Cataract Treatment in Cincinnati and Northern Kentucky
If you are encountering blurred vision, muted colors, and increased difficulty seeing while driving at night, it’s quite possible that you have developed cataracts. This is a very common condition that affects up to 50% of Americans by the age of 75.1 At Cincinnati Eye Institute, our experienced ophthalmologists can diagnose and treat cataracts, restoring your clear vision or even helping you see more clearly than you did before you developed cataracts.
What are Cataracts?
A cataract is a natural clouding of the eye’s lens. Think of the lens like a window: when it becomes cloudy, it is more difficult to see through the window clearly. Cataracts affect the eye in much the same way.
For most people, cataracts progress slowly. When a person’s cataracts are in their early stages, he or she may be able to achieve clearer vision by changing eyeglass prescriptions or using stronger lighting. Eventually, however, cataracts will progress to the extent that they impede vision and surgical treatment is necessary.2
Symptoms of Cataracts
At first, symptoms of cataracts are often mild and may not even be noticeable without an eye exam. As cataracts progress, symptoms include:
- Blurred vision
- Increased glares, halos, or difficulty with night vision
- Light sensitivity
- Muted or dulled colors
- Frequent changes in prescription for glasses or contacts
- Double vision in one eye
Risk Factors for Developing Cataracts
The most common risk factor for developing cataracts is age: most people will begin to develop cataracts at around age 40, though symptoms may not become apparent for decades after that. Additional factors that can increase a person’s risk of developing cataracts include:
- Exposure to air pollution
- Heavy alcohol use
- Exposure to radiation
- Eye injuries
- High blood pressure
- A family history of cataracts3
While you may not be able to see cataracts with the naked eye, this condition can be quickly and easily diagnosed by an ophthalmologist during a comprehensive eye examination, which includes:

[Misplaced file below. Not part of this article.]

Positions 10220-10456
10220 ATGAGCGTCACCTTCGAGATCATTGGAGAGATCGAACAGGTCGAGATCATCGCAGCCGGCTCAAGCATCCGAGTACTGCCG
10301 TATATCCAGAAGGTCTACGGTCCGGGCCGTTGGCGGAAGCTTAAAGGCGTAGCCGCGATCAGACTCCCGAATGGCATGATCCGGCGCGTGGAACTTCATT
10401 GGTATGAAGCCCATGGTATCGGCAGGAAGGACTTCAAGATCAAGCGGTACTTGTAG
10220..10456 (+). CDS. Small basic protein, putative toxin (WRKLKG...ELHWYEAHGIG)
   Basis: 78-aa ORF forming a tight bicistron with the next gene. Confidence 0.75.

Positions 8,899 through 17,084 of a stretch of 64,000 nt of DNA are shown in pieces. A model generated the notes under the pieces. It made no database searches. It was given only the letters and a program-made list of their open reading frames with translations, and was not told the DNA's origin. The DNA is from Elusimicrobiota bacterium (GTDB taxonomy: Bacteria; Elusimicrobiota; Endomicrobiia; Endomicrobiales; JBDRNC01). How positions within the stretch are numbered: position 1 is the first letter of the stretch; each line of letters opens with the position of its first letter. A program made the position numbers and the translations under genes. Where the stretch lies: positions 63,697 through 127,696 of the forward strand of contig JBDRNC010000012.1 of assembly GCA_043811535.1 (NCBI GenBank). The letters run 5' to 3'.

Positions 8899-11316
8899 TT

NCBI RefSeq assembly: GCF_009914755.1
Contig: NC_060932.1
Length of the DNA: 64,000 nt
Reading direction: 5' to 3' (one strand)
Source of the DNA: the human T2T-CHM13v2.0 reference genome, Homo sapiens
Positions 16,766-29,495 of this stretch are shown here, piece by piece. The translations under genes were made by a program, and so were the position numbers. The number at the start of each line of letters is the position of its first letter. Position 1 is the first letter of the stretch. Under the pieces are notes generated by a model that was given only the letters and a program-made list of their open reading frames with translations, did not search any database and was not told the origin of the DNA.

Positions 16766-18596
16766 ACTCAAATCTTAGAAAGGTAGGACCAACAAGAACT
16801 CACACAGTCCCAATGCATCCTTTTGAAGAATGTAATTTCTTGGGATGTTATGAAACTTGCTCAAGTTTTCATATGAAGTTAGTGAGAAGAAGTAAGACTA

- Review of patient history
- Refraction and visual acuity tests
- A slit lamp examination to view the lens of the eye
- Examination of the retina
- Testing for glare sensitivity
- Testing color vision
- Measurement of the pressure within the eye (tonometry)
The only treatment for cataracts is cataract surgery, where the clouded natural lens of the eye is removed and replaced with an artificial intraocular lens (IOL). Cataract surgery is among the most frequently performed surgical procedures in the United States and is generally considered to be very safe, with more than a 99% success rate.
Learn More About Cataract Surgery
Can cataracts be prevented?
For most people, cataracts are a normal part of the eye’s aging process. Cataracts cannot be prevented, but it may be possible to slow their progression and protect your eye health by taking certain steps, such as:
- Quitting smoking
- Reducing alcohol consumption
- Protecting your eyes from UV light by wearing a hat or sunglasses outdoors
- Eating a healthy diet rich in antioxidants
Schedule an Appointment
To learn more about cataracts and your cataract treatment options, please contact us at CEI to schedule an appointment with an experienced ophthalmologist.
1 National Eye Institute. Cataract Data and Statistics. Available: https://www.nei.nih.gov/learn-about-eye-health/resources-for-health-educators/eye-health-data-and-statistics/cataract-data-and-statistics. Accessed March 26, 2021.
2 Mayo Clinic. Cataracts. Available: https://www.mayoclinic.org/diseases-conditions/cataracts/symptoms-causes/syc-20353790. Accessed March 26, 2021.
3 Cleveland Clinic. Cataracts. Available: https://my.clevelandclinic.org/health/diseases/8589-cataracts#diagnosis-and-tests. Accessed March 26, 2021.
4 American Refractive Surgery Council. Is Cataract Surgery with Vision-Correcting IOLs Safe? Available: https://americanrefractivesurgerycouncil.org/refractive-surgery-procedures/cataract-surgery-with-vision-correcting-iols/is-cataract-surgery-with-vision-correcting-iols-safe. Accessed February 10, 2021.